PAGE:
The Pragmatic TV Teacher begins a three part series addressing Transactional Distance Theory (TDT). Though used for Distance Education, TDT has important information for traditional classroom teachers.
Picture your classroom filled with students. You take a deep breath while peering into their apathetic eyes. “I can’t believe I have to do this” violently bounces around your brain. What is it, specifically, you have to do? Teach a lesson… collect homework… transition into cooperative groups? You have to instruct them.
What makes instruction so hard?
It is difficult to put into words, isn’t it? From one teacher to another, we get it. But from a teacher to a non-teacher, it can get frustrating. “It’s just hard! Ok!” you feel like screaming. “ I have to convince them that what I’m saying is important, that I’m on their side, that they need to trust me, and that in the long run what we do will help them. There is this GAP between the students and I!”
A GAP. More like a valley that even Evil Knievel couldn’t jump. Though sharing the same physical area, always present is an unbridgeable “get it” space that you need to cross daily. When on the same side the students and teacher work together. The students see the teacher as a resource and facilitator. The lesson will have a certain FLOW to it (to steal a phrase from Mihaly Csikszentmihalyl ).
Transactional Distance Theory describes this GAP and how to control the educational setting to easily overcome it. Like the newsletter, we will look at TDT in three steps. First (this post) we’ll describe TDT. Second, you’ll read about how to use dialogue bridge the gap. Third, you’ll learn how to use the structure of your course to easily connect with your students.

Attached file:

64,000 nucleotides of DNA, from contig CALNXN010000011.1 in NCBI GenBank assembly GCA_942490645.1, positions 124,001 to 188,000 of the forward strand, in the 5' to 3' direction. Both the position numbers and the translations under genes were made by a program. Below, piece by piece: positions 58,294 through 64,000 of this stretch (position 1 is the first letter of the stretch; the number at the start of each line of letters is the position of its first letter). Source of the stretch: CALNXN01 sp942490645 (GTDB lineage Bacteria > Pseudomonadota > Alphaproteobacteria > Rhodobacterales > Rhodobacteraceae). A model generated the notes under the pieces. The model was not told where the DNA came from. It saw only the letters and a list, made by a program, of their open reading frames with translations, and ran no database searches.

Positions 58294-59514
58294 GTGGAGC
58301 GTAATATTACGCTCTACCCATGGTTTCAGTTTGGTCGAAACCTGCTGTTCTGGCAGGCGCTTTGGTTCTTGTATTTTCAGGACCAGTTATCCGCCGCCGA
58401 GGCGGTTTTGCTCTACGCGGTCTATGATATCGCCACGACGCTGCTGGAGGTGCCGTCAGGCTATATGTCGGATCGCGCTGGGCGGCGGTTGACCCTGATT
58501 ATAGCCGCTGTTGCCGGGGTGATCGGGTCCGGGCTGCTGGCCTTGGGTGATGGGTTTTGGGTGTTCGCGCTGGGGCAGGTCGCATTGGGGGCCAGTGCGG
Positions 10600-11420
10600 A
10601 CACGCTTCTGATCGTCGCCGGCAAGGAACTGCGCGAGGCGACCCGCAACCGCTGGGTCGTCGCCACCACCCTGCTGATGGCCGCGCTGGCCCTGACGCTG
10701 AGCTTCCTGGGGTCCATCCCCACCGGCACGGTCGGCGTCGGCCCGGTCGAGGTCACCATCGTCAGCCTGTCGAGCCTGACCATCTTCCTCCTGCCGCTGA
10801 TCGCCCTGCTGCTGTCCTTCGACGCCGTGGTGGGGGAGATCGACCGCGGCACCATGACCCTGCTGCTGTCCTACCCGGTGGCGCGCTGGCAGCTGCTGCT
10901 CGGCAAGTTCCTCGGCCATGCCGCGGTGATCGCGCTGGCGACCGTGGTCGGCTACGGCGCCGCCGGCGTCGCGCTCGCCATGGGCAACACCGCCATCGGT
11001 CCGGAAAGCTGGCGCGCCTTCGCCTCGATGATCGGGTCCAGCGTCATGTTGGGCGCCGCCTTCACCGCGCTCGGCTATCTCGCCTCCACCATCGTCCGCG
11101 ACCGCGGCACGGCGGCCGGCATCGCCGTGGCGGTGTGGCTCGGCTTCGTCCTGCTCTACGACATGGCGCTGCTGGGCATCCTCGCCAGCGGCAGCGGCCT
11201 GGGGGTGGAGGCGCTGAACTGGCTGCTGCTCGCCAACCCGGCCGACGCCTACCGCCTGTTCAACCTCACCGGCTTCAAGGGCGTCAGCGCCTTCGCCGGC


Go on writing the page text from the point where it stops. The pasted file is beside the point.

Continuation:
Transactional Distance Theory Basics
Michael G. Moore edits the widely popular American Journal of Distance Education and is considered the one of the leading Distance Education theorists. He began developing Transactional Distance theory in 1973 but fully outlined the idea in 1993. Transactional Distance is described as:
“A psychological and communication space to be crossed; a space of potential misunderstanding between inputs of instructor and those of the learner”
It sounds familiar: a PSYCHOLOGICAL and COMMUNICATION space. It answers the question “why don’t they just get it?” and “what makes instruction so hard?” According to Moore, the answer is: because you have not yet crossed the psychological space yet- YOU ARE NOT YET ON THE SAME PAGE.
Moore describes three factors that affect the SIZE of the space: dialogue, structure, and learner autonomy. Dialogue is the level of productive conversation. Structure is the flexibility of course design to respond to the needs of the learners. Learner autonomy is the how often the students need to take initiative to learn the material on their own.
We’ll look at Dialogue and Structure in two subsequent articles and learn how manipulate these two variables so you bridge the gap. Thanks for reading.